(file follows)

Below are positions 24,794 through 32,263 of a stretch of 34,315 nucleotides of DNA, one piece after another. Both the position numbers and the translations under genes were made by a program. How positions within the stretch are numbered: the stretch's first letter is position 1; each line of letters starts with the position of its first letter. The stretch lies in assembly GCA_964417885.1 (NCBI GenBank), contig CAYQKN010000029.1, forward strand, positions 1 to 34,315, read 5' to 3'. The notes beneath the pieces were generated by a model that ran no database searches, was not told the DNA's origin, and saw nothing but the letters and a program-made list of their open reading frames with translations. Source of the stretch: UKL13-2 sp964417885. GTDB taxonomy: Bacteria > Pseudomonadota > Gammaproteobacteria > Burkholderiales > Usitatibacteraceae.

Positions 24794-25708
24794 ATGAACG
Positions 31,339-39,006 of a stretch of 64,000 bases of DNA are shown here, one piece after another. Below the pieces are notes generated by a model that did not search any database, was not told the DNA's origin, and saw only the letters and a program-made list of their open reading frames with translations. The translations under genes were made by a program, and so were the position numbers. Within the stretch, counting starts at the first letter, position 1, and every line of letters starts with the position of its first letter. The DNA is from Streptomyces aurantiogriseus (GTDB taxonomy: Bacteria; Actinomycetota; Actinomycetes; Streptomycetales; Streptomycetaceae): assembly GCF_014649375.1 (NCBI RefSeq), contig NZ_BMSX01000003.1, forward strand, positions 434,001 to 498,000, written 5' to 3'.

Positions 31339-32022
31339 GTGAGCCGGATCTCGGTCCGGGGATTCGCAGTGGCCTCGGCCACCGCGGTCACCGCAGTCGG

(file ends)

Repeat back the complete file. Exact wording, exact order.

Below are positions 24,794 through 32,263 of a stretch of 34,315 nucleotides of DNA, one piece after another. Both the position numbers and the translations under genes were made by a program. How positions within the stretch are numbered: the stretch's first letter is position 1; each line of letters starts with the position of its first letter. The stretch lies in assembly GCA_964417885.1 (NCBI GenBank), contig CAYQKN010000029.1, forward strand, positions 1 to 34,315, read 5' to 3'. The notes beneath the pieces were generated by a model that ran no database searches, was not told the DNA's origin, and saw nothing but the letters and a program-made list of their open reading frames with translations. Source of the stretch: UKL13-2 sp964417885. GTDB taxonomy: Bacteria > Pseudomonadota > Gammaproteobacteria > Burkholderiales > Usitatibacteraceae.

Positions 24794-25708
24794 ATGAACG
Positions 31,339-39,006 of a stretch of 64,000 bases of DNA are shown here, one piece after another. Below the pieces are notes generated by a model that did not search any database, was not told the DNA's origin, and saw only the letters and a program-made list of their open reading frames with translations. The translations under genes were made by a program, and so were the position numbers. Within the stretch, counting starts at the first letter, position 1, and every line of letters starts with the position of its first letter. The DNA is from Streptomyces aurantiogriseus (GTDB taxonomy: Bacteria; Actinomycetota; Actinomycetes; Streptomycetales; Streptomycetaceae): assembly GCF_014649375.1 (NCBI RefSeq), contig NZ_BMSX01000003.1, forward strand, positions 434,001 to 498,000, written 5' to 3'.

Positions 31339-32022
31339 GTGAGCCGGATCTCGGTCCGGGGATTCGCAGTGGCCTCGGCCACCGCGGTCACCGCAGTCGG